Top British Isles Itineraries
Coincide your cruise with some of the British Isles’ best-loved events
Ireland and Scotland with Optional Military Tattoo, August
Travelling on Princess Cruises’ Pacific Princess for eight nights from Dover, this Ireland and Scotland cruise has the highlight of seeing Scotland’s biggest and best-selling spectacle, The Royal Edinburgh Military Tattoo. As well as travelling to St Helier, Dublin and Londonderry, when you stop at Rosyth you’ll head to Edinburgh Castle’s esplanade to be entertained. The hour and a half performance is jam-packed with military marches, Scottish dancing, bagpipes and drums, before a fireworks finale.
Isle of Man and the TT with Saga Group, May
For fans of superbikes, there are few better events than the Isle of Man TT. Saga Sapphire sails for seven nights from Dover to Dublin and Liverpool before stopping at Douglas on the Isle of Man in the midst of the racing. You can watch the TT races roadside, or join an excursion to watch from the famous Grandstand, The Noble Park Fanzone or at Parliament Square in Ramsay Town. Plus a VIP motorsport guest will be onboard for the journey on to Portland and back to Dover.
Tour as much of the beautiful British Isles as you can
British Isles with Cunard
Taking in a mix of cities and peaceful ports, Queen Victoria departs from Southampton for 13 nights of exploration. Stop-offs include Cobh – the gateway for Ireland’s Cork – the Scottish Orkney Isles and Isle of Skye, as well as one of Europe’s prettiest ports, St Peter Port in Guernsey, with its cobbled streets, marina and boutiques.
Time spent in port ranges from simply admiring the rugged natural scenery in Ireland’s most remote county of Donegal, to choosing from numerous excursions in busy ports like Dublin, Liverpool and Glasgow. Even if you’ve already been to those cities, excursions let you go further afield, like a panoramic Scottish Lochs tour from Glasgow. Or swap Liverpool’s Beatles-themed Magical Mystery Tour for visiting Beatrix Potter World and Lake Windermere.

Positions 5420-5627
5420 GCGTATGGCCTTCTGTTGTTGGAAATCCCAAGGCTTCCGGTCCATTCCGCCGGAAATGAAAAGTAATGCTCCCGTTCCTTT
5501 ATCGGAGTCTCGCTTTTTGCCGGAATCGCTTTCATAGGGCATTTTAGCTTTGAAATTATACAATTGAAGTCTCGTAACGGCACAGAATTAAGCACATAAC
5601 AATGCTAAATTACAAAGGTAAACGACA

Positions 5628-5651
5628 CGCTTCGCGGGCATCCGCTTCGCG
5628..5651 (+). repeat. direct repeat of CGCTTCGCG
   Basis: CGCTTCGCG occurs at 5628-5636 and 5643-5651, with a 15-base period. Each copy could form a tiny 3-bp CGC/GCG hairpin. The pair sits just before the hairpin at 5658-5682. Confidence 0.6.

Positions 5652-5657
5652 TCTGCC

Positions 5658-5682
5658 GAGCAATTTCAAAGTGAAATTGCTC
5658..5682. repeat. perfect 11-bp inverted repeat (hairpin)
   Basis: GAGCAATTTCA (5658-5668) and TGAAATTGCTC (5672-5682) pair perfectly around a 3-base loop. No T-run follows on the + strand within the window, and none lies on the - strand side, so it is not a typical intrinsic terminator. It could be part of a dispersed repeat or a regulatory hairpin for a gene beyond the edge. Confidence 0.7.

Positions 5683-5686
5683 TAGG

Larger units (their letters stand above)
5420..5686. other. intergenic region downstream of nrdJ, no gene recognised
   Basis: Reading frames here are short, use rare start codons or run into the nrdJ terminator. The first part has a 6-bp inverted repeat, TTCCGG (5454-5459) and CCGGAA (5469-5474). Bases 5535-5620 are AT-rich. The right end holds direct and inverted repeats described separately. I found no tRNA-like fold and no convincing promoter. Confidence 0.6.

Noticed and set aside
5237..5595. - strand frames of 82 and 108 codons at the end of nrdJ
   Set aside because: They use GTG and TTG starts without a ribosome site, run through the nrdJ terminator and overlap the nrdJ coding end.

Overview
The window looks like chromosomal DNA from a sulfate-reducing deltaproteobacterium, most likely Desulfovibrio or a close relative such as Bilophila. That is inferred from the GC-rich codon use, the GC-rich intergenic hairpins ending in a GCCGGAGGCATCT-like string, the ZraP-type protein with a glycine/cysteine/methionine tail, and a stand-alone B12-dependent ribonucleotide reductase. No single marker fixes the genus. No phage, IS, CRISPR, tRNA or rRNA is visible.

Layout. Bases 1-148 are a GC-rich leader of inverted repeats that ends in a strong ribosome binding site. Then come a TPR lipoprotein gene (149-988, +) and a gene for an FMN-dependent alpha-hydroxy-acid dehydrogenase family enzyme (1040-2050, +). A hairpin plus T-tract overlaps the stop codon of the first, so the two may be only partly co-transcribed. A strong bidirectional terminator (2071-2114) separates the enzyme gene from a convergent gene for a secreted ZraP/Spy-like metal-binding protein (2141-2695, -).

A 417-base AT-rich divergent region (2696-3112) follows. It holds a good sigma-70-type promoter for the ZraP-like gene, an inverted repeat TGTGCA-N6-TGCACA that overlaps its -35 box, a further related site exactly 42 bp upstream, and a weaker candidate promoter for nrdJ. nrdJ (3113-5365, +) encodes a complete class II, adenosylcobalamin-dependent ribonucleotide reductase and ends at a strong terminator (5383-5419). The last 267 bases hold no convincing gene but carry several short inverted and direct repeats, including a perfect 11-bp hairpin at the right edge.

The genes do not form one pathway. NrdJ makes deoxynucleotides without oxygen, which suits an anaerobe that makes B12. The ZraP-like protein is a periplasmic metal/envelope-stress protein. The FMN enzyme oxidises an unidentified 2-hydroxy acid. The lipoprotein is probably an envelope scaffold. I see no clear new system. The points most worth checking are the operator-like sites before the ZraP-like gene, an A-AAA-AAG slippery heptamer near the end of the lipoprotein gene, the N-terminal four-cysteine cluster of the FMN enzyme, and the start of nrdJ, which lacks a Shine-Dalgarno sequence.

Treasures of the British Isles with Cruise & Maritime Voyages
For a more relaxing trip, the child-free MS Marco Polo ship takes you to some of the British Isles’ most scenic and peaceful spots. It also covers a couple of cultural centres on this round-trip from Bristol over 10 nights. At the picture postcard Tobermory on the Isle of Mull, get snap happy with the Georgian harbourfront of multi-coloured houses and moorland and mountains behind. Stornoway in the Outer Hebrides is the place for wildlife spotting, and you can take an excursion to the Stone Age settlement at Skara Brae in the Orkney Islands.
As well as stopping at Edinburgh and swerving from the British Isles’ theme briefly at Hornfleur in France, the cruise sails on to Jersey’s St Helier for Elizabeth Castle and duty-free shopping. The final port of St. Mary’s on the sub-tropical Isles of Scilly allows you to journey to Tresco’s renowned Abbey Gardens as well as an Area of Outstanding Natural Beauty for ornithology lovers.
If our guide has whet your appetite, explore a further range of British Isles cruises here.